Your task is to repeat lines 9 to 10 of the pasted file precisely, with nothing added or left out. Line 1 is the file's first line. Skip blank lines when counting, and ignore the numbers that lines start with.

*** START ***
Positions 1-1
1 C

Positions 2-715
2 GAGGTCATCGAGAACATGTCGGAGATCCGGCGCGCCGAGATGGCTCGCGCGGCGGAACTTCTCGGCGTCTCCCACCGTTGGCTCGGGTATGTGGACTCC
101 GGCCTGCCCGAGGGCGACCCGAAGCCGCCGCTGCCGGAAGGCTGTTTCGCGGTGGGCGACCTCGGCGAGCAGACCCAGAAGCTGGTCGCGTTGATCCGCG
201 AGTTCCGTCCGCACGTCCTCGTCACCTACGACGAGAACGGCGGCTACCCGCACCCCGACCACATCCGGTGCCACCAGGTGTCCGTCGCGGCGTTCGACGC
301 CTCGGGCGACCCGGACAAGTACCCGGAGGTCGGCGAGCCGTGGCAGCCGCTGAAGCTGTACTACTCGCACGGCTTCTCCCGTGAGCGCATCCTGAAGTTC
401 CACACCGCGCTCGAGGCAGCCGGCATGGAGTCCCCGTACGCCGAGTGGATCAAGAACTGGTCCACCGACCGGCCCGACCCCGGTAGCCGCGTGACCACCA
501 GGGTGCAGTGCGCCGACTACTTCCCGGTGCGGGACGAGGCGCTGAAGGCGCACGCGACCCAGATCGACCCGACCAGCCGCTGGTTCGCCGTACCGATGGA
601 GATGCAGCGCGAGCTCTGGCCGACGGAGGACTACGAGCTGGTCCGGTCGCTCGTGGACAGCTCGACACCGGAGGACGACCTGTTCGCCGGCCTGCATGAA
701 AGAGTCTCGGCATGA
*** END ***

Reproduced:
501 GGGTGCAGTGCGCCGACTACTTCCCGGTGCGGGACGAGGCGCTGAAGGCGCACGCGACCCAGATCGACCCGACCAGCCGCTGGTTCGCCGTACCGATGGA
601 GATGCAGCGCGAGCTCTGGCCGACGGAGGACTACGAGCTGGTCCGGTCGCTCGTGGACAGCTCGACACCGGAGGACGACCTGTTCGCCGGCCTGCATGAA